Editor’s note: Reader Gloria Martin submitted this “ghost story” to the E-T as part of our annual Halloween callout. We hope you enjoy it! Happy Halloween!

My job in Gustine puts me on Hwy. 1702 and past the Hazeldell Cemetery five days a week.  

Hazeldell was a community that died in the early to mid-twentieth century. I am told that in its heyday it was a town as tough as Tombstone, with murders, lynchings and all the debauchery that goes along with the "wild west" of the late 1800s.

About a year ago, I noticed activity at the Hazeldell Cemetery on my drive home from work on a Friday afternoon. It's an old cemetery, but still has occasional funerals.  I've seen probably about a half dozen graveside services there in the 20 years I've been making the drive, so I wondered as I drove by which local person had died.  

I made a  mental note that the person being buried had a fairly small turnout of around 15 people, which is somewhat unusual. I also noticed that the people were all gathered around an older section of the cemetery, near an old grave surrounded by a wrought iron fence, and that the people were all dressed  in black, brown and khaki clothing. 

None of this was particularly creepy to me until a few days later, when I returned to work on the following Monday.  Once at work at the Gustine Bank, I asked around to see whose service that was, and was told that no locals had been buried at the Hazeldell cemetery in recent memory.  

The response made me do some thinking.  Something about the service didn't seem right, and then I finally realized what had been missing - cars!  There were no cars or vehicles of any type in front of the cemetery. How did the people get there?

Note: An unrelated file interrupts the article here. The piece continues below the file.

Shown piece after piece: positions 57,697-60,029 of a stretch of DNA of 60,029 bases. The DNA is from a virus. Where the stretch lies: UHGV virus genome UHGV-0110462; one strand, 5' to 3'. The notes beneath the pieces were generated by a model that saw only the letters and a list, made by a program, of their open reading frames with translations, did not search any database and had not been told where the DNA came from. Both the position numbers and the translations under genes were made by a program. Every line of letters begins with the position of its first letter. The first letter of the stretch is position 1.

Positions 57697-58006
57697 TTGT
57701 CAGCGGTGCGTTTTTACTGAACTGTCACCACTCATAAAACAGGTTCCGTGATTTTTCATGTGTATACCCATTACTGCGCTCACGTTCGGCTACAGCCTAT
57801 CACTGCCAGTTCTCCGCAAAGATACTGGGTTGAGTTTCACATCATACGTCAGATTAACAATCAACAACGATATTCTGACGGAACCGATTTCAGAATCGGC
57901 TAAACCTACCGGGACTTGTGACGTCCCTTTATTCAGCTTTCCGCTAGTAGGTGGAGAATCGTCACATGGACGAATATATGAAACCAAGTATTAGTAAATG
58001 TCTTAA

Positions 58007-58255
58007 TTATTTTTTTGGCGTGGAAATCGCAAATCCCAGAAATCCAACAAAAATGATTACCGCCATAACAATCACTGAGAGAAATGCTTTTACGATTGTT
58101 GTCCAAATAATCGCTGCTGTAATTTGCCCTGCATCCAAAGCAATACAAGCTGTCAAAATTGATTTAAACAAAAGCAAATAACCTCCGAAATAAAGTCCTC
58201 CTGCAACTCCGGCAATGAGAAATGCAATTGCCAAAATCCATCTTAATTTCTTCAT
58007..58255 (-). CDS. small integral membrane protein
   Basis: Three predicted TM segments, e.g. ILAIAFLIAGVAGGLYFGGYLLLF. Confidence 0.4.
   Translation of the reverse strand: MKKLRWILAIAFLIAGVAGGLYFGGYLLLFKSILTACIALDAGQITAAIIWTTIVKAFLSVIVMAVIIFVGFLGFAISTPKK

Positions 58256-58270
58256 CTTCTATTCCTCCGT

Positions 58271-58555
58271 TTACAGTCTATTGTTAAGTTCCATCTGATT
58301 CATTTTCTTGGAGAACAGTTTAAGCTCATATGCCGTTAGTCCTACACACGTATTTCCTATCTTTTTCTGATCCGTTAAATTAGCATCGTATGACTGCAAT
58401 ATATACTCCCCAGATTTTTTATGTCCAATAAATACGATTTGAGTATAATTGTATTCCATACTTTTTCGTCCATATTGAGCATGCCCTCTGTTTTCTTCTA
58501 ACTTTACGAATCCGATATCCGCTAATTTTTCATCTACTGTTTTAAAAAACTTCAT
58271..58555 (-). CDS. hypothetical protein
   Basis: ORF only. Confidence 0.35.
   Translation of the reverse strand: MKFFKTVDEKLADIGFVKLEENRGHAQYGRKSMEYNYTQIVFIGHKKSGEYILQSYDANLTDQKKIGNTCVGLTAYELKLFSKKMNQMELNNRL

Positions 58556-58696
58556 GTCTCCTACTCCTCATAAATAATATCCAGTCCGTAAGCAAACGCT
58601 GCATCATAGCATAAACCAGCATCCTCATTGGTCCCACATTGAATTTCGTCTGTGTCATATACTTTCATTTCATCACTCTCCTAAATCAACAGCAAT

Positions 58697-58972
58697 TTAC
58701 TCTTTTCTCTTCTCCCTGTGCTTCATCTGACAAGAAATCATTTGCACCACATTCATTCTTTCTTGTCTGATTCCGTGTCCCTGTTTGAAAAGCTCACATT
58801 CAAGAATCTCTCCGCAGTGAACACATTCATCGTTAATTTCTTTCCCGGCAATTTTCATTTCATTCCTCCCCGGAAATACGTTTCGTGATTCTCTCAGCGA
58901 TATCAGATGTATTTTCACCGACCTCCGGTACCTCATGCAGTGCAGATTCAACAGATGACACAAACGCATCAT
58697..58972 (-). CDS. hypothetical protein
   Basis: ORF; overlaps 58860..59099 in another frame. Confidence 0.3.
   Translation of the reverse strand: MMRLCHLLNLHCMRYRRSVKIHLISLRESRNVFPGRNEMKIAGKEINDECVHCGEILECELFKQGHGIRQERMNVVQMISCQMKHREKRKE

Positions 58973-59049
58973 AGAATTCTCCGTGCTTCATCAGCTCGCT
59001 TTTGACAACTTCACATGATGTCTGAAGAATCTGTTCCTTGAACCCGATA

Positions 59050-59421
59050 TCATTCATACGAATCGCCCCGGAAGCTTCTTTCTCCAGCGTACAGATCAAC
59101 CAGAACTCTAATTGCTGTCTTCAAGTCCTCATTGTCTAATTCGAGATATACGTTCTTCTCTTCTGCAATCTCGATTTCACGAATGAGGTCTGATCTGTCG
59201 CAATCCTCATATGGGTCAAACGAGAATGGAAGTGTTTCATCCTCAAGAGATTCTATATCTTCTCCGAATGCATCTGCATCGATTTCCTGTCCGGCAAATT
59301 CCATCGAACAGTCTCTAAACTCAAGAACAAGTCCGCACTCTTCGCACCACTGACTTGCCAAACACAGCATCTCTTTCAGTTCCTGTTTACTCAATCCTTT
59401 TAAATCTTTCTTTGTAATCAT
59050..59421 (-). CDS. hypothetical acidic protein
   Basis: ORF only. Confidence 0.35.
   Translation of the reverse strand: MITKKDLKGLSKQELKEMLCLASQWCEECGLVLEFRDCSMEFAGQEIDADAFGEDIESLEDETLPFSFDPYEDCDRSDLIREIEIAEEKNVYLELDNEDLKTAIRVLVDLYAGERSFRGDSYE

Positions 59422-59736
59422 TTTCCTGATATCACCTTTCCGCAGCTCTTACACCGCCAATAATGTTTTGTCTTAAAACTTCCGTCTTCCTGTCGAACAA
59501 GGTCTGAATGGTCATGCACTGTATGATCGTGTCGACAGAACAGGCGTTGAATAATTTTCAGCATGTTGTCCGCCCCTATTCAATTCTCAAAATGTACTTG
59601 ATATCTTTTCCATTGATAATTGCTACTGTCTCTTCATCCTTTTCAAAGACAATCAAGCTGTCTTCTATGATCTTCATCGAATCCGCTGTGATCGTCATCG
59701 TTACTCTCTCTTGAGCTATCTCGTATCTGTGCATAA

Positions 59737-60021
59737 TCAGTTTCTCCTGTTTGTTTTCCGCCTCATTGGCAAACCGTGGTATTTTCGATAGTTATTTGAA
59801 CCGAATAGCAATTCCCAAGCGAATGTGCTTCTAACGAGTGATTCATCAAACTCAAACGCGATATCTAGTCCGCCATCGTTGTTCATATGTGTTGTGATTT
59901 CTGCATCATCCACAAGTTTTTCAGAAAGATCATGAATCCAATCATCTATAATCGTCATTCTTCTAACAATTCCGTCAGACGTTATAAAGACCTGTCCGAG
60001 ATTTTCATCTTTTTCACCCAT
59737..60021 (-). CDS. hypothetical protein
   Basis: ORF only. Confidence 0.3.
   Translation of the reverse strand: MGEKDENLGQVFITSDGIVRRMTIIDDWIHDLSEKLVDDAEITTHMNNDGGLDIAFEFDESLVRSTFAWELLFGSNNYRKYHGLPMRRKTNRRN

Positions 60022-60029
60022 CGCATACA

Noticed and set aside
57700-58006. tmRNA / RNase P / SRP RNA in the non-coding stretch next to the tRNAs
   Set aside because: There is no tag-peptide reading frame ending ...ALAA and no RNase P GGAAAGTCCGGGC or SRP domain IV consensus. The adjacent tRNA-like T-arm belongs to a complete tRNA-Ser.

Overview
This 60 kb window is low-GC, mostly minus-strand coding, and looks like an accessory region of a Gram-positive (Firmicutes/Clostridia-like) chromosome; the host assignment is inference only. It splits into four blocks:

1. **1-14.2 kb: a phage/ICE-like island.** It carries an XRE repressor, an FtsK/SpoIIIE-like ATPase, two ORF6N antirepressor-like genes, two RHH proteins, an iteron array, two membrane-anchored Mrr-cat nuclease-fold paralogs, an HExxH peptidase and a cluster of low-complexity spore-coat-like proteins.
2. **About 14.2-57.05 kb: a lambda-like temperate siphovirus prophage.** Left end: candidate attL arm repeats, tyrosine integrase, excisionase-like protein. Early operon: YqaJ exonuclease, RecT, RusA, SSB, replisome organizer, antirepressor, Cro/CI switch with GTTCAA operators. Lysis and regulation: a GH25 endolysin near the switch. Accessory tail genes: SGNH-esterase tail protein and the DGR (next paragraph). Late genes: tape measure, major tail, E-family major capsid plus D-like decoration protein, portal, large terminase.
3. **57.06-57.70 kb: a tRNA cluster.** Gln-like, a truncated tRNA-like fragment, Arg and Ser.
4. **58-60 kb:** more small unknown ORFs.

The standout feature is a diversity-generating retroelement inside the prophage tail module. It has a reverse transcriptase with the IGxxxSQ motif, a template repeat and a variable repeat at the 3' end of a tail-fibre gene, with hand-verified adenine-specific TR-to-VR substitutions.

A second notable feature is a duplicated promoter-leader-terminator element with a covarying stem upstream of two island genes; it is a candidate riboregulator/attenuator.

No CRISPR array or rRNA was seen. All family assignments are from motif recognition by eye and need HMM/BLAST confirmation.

Then I thought about the section of the cemetery they were in.  All the recent burials I have seen over the years were in the newer section of the cemetery, near the front and on the right (when facing the place) side, with the oldest graves being toward the left and back.  

In retrospect, the people at the service, did look a bit strange.  Although funeral attire is still often black and dark colors, people in modern times do not adhere to strict black and brown as they did in the past.  People at contemporary funerals can wear patterns, floral prints, navy blue, and pretty much any color that doesn't look like a party.  

These people were as drab as dust, and as I drove, I slowed down to see who I recognized in the small crowd.  I know virtually every person in the Gustine area, and for me to recognize anyone at a Hazeldell funeral is unlikely.

 I saw no one who looked even remotely familiar.

There you have it, draw whatever conclusion you want. 

Ghost story, wrinkle in time, or the ravings of a lunatic. I know what I saw, and I am telling this to the best of my recollection as the truth.